The U.S. economy contracted 1.4 percent in the first quarter, leading some investors and analysts to raise the specter of the dreaded “R” word: recession. This, combined with historically high inflation and expectations that the Federal Reserve will raise rates faster than anticipated, could point to trouble ahead for a market already trying to grapple with war in Eastern Europe, ongoing COVID lockdowns, and more.
Investors, in fact, may be pricing in an economic downturn.
The chart on this page (in the print and ebook copies of this magazine) is the Wilshire 5000 Total Market Index divided by U.S. gross domestic product. Named for legendary investor Warren Buffett, who once called the ratio the best gauge of stock valuations, the “Buffett indicator” has also served as an interesting leading indicator. As you can see, valuations have historically peaked and then started to roll over between three and five quarters before a recession took place, the one exception being the pandemic-triggered recession in 2020. We’re currently seeing the indicator reverse course, but the difference this time is that stocks have never been so overvalued compared with the U.S. economy, making the risk even greater.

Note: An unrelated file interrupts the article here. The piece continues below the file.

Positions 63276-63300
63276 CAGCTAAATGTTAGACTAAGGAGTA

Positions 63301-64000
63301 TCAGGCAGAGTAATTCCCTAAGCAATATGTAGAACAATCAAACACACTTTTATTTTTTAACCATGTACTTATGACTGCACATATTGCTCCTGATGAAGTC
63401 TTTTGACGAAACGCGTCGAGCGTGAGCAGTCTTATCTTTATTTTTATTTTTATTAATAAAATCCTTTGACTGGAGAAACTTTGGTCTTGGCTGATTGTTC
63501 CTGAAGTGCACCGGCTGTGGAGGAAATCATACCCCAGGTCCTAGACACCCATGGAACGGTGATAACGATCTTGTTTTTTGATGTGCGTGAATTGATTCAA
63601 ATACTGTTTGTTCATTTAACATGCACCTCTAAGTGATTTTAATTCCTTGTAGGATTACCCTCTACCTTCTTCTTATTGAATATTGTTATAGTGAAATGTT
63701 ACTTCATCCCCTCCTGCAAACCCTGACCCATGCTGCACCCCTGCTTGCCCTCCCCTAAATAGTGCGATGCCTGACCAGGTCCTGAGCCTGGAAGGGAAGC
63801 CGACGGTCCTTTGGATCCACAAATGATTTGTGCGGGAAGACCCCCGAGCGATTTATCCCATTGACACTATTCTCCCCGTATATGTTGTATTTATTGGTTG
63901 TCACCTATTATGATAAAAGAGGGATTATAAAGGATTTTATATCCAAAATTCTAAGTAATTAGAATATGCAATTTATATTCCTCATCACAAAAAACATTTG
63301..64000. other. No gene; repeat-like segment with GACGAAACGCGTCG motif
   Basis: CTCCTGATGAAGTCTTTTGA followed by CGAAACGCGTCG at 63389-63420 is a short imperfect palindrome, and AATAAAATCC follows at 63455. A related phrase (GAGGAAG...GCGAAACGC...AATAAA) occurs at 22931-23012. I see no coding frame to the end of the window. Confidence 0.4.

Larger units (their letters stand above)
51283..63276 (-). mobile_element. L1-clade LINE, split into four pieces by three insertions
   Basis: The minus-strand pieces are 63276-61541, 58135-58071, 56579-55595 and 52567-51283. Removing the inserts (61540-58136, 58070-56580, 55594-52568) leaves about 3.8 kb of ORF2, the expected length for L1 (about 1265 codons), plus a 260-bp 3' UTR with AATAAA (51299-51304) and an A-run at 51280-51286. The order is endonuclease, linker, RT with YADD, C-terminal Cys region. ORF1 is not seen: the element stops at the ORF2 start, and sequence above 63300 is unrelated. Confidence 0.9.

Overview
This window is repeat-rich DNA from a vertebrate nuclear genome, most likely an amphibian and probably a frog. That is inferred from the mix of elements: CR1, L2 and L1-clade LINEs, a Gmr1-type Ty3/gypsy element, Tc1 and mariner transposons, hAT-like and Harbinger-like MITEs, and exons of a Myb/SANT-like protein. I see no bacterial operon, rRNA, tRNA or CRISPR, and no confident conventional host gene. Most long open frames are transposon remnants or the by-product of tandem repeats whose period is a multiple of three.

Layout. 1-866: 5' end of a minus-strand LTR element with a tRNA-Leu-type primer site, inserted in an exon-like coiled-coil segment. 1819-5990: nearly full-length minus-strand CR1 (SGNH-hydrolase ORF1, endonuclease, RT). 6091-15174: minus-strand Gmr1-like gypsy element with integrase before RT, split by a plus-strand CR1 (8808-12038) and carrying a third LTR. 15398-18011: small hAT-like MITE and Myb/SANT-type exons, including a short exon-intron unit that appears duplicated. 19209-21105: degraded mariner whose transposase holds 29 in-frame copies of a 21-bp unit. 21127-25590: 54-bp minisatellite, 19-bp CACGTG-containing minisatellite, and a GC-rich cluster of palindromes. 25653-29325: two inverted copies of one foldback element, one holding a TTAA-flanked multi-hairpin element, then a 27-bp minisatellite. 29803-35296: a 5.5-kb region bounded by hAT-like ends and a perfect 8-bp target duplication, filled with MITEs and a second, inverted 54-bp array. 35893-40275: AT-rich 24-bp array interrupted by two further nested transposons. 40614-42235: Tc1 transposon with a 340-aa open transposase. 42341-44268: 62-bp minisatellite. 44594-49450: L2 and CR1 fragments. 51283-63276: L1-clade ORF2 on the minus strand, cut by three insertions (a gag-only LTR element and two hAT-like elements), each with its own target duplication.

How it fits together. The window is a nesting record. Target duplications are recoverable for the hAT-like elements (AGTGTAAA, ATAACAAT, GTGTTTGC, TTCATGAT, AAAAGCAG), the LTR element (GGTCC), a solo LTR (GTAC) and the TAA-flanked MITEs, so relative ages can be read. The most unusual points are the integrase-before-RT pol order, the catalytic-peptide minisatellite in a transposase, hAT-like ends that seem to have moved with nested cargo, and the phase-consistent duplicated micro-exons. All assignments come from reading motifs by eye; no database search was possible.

There are a number of things investors can do in advance of a possible recession, and that includes having exposure to physical gold as well as gold mining stocks. Both asset classes have historically helped investors offset potential market losses, and there’s good reason to believe they may do so again.
Going back 40 years, in every instance when the S&P 500 has fallen into a bear market — that is, when it fell more than 20 percent off its recent peak — physical gold and gold mining stocks have outperformed, by as much as 41 basis points in the case of gold stocks during the dotcom bubble in 2000. The price of the yellow metal, meanwhile, delivered positive returns on all but one occasion, and that’s when the whole world shut down in response to the onset of the COVID-19 pandemic.
Past performance is no guarantee of future results, of course, but I still like gold and gold stocks as a potential hedge against recessionary risk.
In more recent years, gold has had to compete with Bitcoin as a store of value. I also like Bitcoin, but unlike its digital cousin, gold has a centuries-long track record, and enjoys near-universal trust and acceptance. Gold also has lower volatility than Bitcoin, is held by dozens of central banks and remains one of the most liquid assets on earth. In 2021, the precious metal did more than $130 billion in trading volume every day on average. Only euros, pound sterlings, U.S. Treasuries and S&P 500 stocks traded more.
Frank Holmes is CEO and CIO of U.S. Global Investors. The original version of this story appeared on the U.S. Global Investors’ website. Read it here.